Originally posted on 7×7
By Cari Guittard
In small, intimate settings, often in private homes throughout San Francisco, groups of people are turning off their digital devices to listen to speakers and join in spirited conversation. Welcome to the rebirth of the salon.
One such group is Parlay House, founded a year and half ago by Anne Devereux-Mills, a New York transplant and advertising veteran. “I’ve felt passionately for a long time that women need to bring other women forward in any way they can and find creative ways to authentically connect,” she says. The monthly Parlay House, which is occasionally hosted at Devereux-Mills’ SF home, has grown to include more than 500 members—all women.
Another local gathering is Blue Stockings Salon, named after the French salons of the 18th century and spearheaded by salonnière Norene Sheehan. Like Devereux-Mills, Sheehan is a force of nature, and her passion for authentic conversation and learning is infectious. Launched in 2013, Blue Stockings has grown organically—its invitation-only events are open to both men and women with a focus on engaging directly with featured speakers and like-minded members. Sheehan pairs timely and unique topics with intriguing speakers such as oenology with wine and champagne experts, entrepreneurship with Silicon Valley venture capitalist Tim Draper, and maximizing your brain power featuring Alzheimer’s expert Dr. Elizabeth Edgerly. Sheehan explains that debates and in-depth conversations were a regular part of growing up in Ireland. An art form that is drowned out by present day technology and one that she hopes to re-ignite by, “connecting people in the most incredible ways with great speakers, resulting in a rich, enlightening evening filled with stimulating conversation, potential new perspectives, and paradigm shifts.”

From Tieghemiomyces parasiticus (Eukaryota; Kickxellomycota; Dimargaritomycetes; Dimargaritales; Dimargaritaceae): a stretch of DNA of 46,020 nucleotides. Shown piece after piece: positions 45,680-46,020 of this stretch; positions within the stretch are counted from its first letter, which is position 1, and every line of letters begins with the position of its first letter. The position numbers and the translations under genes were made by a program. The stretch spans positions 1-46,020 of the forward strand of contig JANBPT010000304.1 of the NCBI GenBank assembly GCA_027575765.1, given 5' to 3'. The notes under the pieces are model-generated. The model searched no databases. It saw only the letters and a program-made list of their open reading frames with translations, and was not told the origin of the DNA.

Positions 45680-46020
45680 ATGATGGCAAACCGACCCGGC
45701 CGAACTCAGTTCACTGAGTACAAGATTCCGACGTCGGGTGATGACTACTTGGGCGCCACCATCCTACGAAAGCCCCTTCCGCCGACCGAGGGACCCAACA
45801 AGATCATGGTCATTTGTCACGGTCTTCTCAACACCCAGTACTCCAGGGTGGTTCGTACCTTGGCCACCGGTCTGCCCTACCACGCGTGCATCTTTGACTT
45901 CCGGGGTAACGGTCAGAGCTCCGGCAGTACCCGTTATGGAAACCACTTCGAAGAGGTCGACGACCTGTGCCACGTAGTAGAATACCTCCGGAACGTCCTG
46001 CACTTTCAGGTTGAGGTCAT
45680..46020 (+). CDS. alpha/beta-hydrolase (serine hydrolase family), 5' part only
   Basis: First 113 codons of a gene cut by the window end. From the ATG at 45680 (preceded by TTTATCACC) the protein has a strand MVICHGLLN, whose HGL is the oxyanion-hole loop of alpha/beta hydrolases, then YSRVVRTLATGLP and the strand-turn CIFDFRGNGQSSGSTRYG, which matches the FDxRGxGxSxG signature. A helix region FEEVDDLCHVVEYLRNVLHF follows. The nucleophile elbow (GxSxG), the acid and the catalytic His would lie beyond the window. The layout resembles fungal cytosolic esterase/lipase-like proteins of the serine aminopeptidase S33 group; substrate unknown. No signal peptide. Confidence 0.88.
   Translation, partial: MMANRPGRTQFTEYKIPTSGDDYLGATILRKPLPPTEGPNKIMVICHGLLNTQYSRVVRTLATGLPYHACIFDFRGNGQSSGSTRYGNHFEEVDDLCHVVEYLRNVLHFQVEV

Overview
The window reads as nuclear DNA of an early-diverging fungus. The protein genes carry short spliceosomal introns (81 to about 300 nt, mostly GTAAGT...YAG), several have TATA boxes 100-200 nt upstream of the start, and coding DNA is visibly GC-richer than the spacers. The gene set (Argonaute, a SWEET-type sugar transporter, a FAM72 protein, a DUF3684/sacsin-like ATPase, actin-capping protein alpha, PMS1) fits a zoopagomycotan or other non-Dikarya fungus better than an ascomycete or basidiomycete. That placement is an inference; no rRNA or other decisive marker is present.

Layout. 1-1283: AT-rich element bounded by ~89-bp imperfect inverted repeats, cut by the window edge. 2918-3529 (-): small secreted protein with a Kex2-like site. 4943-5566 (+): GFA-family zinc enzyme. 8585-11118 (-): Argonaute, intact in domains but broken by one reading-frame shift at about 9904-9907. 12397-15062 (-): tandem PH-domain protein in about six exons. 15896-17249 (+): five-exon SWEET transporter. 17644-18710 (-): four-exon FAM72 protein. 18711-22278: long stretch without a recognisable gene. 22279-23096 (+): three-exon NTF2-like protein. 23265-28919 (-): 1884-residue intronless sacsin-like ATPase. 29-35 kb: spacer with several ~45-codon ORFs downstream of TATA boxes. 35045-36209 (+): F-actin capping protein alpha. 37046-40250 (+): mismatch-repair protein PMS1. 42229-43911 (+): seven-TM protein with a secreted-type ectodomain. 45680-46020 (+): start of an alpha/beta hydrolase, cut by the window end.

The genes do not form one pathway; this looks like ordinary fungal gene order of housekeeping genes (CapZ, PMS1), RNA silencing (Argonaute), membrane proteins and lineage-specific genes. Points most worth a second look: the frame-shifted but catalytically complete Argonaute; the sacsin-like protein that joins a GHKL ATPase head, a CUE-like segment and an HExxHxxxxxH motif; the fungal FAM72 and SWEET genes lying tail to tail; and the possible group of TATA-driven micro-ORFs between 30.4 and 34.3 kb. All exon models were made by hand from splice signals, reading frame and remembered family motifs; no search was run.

But, you don’t have to have a branded affair to participate in a salon. I’ve joined in or personally led several ad hoc salons in friend’s and colleague’s homes where conversations varied from debating geopolitical trends and foreign policy to brainstorming new funding opportunities for local entrepreneurs. In every case a general theme is set and backgrounders provided as well as key questions for participants to prepare and consider prior to gathering. And even though we start with one direction in mind, invariably the exchange of ideas and debate often lead to new directions and insights we might never have conceived going solo.
One of my first salon experiences here in San Francisco involved a Parlay House gathering featuring an evening of conversation with Victoria Tsai, founder of the groundbreaking local skincare line, TATCHA, and Leslie Blodgett, creator and Executive Chairman of beauty powerhouse bareMinerals. To have two such accomplished women, at different points in their careers and lives, candidly sharing their personal journeys and challenges in such an intimate environment was, frankly, remarkable. Both are pioneers who embody the entrepreneurial spirit of the Bay Area. Our collective conversation that evening wasn’t centered on business, but rather on service and empowering the next generation. Tsai shared her work with Room to Read, an extraordinary local non-profit whose aim is to educate children around the globe. I could have never imagined that an evening initially focused on business and beauty would evolve into a deeper discussion on education initiatives here in San Francisco that are having a global impact. But that is the power and promise of a salon environment.
When you attend a salon you get the feeling that you are part of something special, something worthwhile, important and substantial. You’re being there matters. No one just fades into the background; all are active participants in the conversation.
More and more of us throughout the Bay Area, of every age and profession, are choosing the salon to connect, grow and be entertained. In many ways, by attending or hosting a salon, we’re honoring the traditional (but not yet lost) art of conversation that has shaped discourse and history for generations.